10 Topic/Content Skills Assessment Resources Instructional Method Tech Infusion NJCCCS: Unit IV Topic 1: Motivation Theory Tests/Quizzes Text Lecture Internet 6.1 A1-3, A5, A8 Definitions Opinion writing Outside readings Class Discussion VCR/Smartboard 6.2 A2-3, E8-9 Drive-Reduction Theory Participation Internet Q & A E10, E13, 6.3 D3-5 Instinct Theory Homework Concept Application F1, H3, 6.4 I8, Humanistic Theory Internet research L3, 6.5 B3, E8 Socio-cultural Theory Journal Writing Topic 2: Biological & Psychological Needs Hunger Drive Psychological Needs Types of Motives Balance Theory & Variations Affiliation Topic 3: Emotions Definitions & Listing Theories of Emotion Topic 4: Personality Trait Approach Genetic factors Different Trait theories Topic 5: Psychoanalytic Freud Id Ego Superego Defense Mechanisms Jung and the collective unconscious Inferiority complex & sibling rivalry Topic 6: Other Approaches Learning Theory Humanistic Approach Socio-cultural Approach 10

11 Differentiated Learning Activities Students are encouraged to conduct a self analysis of either their emotional make-up or on their personality. In a written journal they are to keep track of traits they see in themselves on day to day basis and assess their causation. The conclusion should be a final analysis of their emotions in relation to emotional theory studied in class, or an assessment of their personality and its primary influences Students are to research methods for testing personality and assess their effectiveness. They are encourage to interview a professional in the field to gain further insight. Ethical Decision Making/Character Education Students will review and discuss common human emotional responses and identify the appropriate ways one may react to these emotions. 11

12 Unit V: Psychological Disorders Essential Question: How do we define abnormal behavior and what makes behavior become a clinical disorder? Objectives: Students will: Understand the difficulty in defining what constitutes abnormal behavior Show sensitivity to terms like crazy etc. Assess the standard criteria used to determine if one s behavior may be abnormal Examine the legal definition of insanity and understand where the burden of proof lies Understand how disorders are categorized in the medical community Define anxiety disorders and understand their symptoms Examine the possible causes for anxiety disorders according to the six perspectives covered in CH.1 Identify dissociative disorders and understand the symptoms of each Assess the possible cause of dissociative disorders and produce examples of each Define somatoform disorders and outline the symptoms for each Examine the possible explanation for somatoform disorders Identify the symptoms needed in order to be classified with a mood disorder Outline the possible causes for Bipolar Disorder and Major Depression Define the types of schizophrenia and assess the reasons it is the most feared disorder Analyze the possible causes of schizophrenia Identify the types of personality disorders and assess how they are different form other disorders Understand that psychological disorders may not be permanent and afflict millions of people each year Topic/Content Skills Assessment Resources Instructional Method Tech Infusion NJCCCS: Unit V Topic 1: Definitions Tests/Quizzes Text Lecture Internet 6.1 A1-3, A5, A8 Disorders Opinion writing Outside readings Class Discussion VCR/Smartboard 6.2 A2-3, E8-9 Insanity Participation Internet Q & A E10, E13, 6.3 D3-5 Legal rule Homework Documentary Video Concept Application F1, H3, 6.4 I8, Criteria for classification Internet research Literature Individual Research L3, 6.5 B3, E8 Journal Writing Topic 2: Anxiety Disorders Phobias Obsessive-Compulsive PTSD Topic 3: Dissociative Definition Symptoms Possible causes 12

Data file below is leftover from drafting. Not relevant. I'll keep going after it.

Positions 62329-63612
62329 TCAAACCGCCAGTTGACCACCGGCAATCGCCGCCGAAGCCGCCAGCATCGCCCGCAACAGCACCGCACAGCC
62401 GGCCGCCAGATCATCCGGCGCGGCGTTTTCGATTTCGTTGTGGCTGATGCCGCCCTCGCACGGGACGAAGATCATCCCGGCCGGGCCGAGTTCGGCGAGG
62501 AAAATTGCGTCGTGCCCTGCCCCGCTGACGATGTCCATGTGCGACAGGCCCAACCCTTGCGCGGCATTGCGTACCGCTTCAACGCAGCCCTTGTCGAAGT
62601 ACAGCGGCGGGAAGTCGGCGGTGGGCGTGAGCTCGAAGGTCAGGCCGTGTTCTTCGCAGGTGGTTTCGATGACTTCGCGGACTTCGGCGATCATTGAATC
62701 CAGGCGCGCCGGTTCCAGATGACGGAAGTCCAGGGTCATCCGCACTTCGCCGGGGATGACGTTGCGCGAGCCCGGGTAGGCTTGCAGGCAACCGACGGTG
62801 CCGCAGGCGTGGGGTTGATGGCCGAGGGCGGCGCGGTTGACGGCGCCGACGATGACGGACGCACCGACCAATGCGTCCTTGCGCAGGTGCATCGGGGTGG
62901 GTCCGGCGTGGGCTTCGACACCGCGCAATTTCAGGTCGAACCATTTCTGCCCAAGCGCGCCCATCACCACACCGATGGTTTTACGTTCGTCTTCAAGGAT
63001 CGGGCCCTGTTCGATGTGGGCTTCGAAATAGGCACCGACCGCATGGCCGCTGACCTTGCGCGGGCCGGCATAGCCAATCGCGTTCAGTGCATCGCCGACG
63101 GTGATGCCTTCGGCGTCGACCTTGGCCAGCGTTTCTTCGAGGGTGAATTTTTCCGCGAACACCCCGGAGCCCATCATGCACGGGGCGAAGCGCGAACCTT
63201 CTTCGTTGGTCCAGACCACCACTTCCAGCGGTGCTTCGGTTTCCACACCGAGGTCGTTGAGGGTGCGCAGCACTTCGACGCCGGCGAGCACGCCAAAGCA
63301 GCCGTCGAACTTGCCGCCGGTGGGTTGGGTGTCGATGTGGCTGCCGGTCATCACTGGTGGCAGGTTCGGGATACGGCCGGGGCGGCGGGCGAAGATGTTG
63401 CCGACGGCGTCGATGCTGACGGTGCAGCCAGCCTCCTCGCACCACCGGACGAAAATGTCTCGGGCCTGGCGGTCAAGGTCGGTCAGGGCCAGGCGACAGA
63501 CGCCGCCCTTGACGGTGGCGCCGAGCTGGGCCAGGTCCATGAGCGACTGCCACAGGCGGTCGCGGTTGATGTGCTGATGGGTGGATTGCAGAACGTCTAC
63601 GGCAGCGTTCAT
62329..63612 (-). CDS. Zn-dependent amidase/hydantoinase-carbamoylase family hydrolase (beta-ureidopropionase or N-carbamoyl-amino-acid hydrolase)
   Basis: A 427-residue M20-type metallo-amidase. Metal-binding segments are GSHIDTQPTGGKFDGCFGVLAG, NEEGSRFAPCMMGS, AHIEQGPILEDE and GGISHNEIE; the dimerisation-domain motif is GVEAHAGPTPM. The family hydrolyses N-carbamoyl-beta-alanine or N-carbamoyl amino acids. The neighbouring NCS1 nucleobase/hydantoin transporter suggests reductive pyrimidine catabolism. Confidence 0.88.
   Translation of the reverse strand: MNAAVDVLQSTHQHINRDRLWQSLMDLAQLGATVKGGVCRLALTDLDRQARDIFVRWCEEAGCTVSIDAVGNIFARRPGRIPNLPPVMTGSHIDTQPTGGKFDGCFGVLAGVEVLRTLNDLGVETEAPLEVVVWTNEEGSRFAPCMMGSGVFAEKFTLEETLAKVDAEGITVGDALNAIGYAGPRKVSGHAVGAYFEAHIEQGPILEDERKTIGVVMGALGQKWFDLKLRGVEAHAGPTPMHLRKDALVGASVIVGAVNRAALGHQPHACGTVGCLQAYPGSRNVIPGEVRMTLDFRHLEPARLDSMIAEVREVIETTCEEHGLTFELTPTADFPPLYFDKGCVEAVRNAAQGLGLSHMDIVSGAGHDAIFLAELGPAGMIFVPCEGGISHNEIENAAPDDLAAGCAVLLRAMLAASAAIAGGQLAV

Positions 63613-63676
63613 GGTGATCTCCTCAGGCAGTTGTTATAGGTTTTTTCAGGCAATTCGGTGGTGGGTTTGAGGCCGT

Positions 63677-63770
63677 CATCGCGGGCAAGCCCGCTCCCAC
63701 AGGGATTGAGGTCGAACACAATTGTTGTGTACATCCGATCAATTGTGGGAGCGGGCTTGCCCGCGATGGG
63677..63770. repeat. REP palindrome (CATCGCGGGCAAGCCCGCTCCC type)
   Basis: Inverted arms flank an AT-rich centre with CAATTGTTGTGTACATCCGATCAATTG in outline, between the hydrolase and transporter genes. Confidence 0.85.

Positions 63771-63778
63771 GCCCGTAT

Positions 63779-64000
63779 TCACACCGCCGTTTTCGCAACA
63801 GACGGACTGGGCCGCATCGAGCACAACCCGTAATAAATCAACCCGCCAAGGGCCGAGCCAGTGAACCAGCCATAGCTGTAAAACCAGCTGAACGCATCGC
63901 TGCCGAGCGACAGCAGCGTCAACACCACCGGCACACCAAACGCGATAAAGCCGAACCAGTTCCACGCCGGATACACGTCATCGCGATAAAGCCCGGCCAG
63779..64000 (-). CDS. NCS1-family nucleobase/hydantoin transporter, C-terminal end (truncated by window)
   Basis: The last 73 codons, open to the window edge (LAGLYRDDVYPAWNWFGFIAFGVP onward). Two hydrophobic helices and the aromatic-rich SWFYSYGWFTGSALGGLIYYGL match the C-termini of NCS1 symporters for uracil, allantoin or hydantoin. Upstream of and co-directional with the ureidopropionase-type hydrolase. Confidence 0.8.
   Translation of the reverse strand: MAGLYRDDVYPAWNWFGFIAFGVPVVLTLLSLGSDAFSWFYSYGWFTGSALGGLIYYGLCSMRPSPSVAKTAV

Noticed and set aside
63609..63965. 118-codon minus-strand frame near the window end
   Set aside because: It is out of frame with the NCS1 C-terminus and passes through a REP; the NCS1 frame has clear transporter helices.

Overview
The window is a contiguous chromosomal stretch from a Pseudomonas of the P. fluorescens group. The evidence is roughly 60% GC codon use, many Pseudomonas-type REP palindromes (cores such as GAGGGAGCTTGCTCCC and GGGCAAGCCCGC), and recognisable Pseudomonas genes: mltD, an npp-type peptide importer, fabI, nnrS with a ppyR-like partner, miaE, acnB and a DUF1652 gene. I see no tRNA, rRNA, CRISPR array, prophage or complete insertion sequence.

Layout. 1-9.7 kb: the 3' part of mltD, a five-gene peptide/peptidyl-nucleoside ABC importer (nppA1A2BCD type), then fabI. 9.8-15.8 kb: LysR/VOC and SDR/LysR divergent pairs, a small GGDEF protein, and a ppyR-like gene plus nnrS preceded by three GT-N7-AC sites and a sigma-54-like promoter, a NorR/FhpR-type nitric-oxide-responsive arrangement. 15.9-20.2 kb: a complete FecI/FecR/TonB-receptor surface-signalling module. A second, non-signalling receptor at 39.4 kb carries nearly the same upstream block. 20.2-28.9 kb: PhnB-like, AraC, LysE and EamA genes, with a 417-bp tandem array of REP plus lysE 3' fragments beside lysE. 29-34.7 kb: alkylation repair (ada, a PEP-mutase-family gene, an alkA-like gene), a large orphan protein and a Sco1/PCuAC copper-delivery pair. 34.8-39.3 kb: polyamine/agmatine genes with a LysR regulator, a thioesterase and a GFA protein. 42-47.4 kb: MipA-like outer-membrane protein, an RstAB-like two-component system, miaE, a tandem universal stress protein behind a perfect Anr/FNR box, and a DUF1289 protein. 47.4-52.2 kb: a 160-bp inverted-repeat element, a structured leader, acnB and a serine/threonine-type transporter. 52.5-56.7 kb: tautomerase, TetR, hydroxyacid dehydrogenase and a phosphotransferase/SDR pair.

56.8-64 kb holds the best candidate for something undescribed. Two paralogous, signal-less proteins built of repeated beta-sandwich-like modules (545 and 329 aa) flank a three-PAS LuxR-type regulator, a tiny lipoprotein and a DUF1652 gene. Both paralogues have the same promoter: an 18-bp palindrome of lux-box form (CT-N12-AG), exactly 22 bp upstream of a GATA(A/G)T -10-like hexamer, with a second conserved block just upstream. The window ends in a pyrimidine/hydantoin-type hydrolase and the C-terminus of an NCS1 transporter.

13 Topic 4: Somatoform Hypochondriasis Conversion Disorder Symptoms and possible causes Topic 5: Depression Major & Bipolar Causes & treatments Recent research Topic 6: Schizophrenia Symptoms & Types Causes Cures? Topic 7: Personality Types Causes adn results How different? Differentiated Learning Activities Students will be encouraged to visit a mental health facility and to interview staff regarding one particular disorder or to interview anyone in the field of mental health to learn first hand about psychological disorders, their symptoms and their treatment Students will research in depth a disorder of their choosing and present the information to the class in a means of their choosing. Ethical Decision Making/Character Education Discuss the treatment of people who suffer from psychological disorders in light of the information that their behavior may be temporary or uncontrollable. Include i the discussion terms and language used in everyday use that may be offensive. 13